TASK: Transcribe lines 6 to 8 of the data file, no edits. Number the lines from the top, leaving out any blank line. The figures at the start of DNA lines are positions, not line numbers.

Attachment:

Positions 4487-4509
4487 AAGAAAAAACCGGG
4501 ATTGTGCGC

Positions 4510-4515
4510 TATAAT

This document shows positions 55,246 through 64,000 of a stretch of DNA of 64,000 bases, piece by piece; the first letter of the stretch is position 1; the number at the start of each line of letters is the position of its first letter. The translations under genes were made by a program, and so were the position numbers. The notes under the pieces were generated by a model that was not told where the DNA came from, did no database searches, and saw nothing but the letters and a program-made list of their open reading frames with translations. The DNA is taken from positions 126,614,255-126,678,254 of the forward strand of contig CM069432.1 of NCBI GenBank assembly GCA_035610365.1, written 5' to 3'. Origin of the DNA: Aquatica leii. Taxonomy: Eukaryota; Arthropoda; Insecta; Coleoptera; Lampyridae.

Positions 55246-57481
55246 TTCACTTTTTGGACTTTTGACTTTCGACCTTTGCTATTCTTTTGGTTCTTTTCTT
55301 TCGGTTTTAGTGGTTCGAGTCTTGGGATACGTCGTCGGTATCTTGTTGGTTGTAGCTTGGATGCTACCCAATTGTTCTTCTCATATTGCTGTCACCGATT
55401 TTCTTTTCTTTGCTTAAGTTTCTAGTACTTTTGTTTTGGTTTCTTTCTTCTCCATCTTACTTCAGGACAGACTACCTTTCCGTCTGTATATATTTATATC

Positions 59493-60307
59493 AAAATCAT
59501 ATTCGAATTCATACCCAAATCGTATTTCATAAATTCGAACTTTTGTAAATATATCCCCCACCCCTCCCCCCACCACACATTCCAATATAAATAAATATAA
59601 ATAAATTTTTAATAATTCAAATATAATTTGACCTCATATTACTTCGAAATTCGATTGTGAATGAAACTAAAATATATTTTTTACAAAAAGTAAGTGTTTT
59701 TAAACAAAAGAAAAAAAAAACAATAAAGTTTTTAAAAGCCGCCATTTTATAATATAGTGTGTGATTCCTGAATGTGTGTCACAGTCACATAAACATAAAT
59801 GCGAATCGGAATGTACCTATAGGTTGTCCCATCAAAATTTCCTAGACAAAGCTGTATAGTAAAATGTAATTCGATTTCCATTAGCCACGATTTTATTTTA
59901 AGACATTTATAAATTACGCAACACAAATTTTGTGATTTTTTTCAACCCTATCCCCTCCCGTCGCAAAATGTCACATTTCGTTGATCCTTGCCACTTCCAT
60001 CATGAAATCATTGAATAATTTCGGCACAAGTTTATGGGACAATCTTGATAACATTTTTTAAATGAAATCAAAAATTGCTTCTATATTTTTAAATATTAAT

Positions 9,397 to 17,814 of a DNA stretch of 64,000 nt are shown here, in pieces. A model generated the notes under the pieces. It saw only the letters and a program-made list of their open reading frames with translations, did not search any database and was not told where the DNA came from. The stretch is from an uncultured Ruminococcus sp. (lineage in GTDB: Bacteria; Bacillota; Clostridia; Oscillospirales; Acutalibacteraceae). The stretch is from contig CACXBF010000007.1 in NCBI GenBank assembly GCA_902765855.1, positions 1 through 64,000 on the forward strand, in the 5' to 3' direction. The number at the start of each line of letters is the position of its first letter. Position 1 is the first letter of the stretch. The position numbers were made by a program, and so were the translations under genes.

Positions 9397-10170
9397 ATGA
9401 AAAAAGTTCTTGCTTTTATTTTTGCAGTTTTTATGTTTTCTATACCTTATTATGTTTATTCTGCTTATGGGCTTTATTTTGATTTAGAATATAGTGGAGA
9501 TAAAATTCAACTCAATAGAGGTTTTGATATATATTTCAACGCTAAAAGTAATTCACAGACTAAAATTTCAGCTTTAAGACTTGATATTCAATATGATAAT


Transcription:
This document shows positions 55,246 through 64,000 of a stretch of DNA of 64,000 bases, piece by piece; the first letter of the stretch is position 1; the number at the start of each line of letters is the position of its first letter. The translations under genes were made by a program, and so were the position numbers. The notes under the pieces were generated by a model that was not told where the DNA came from, did no database searches, and saw nothing but the letters and a program-made list of their open reading frames with translations. The DNA is taken from positions 126,614,255-126,678,254 of the forward strand of contig CM069432.1 of NCBI GenBank assembly GCA_035610365.1, written 5' to 3'. Origin of the DNA: Aquatica leii. Taxonomy: Eukaryota; Arthropoda; Insecta; Coleoptera; Lampyridae.

Positions 55246-57481
55246 TTCACTTTTTGGACTTTTGACTTTCGACCTTTGCTATTCTTTTGGTTCTTTTCTT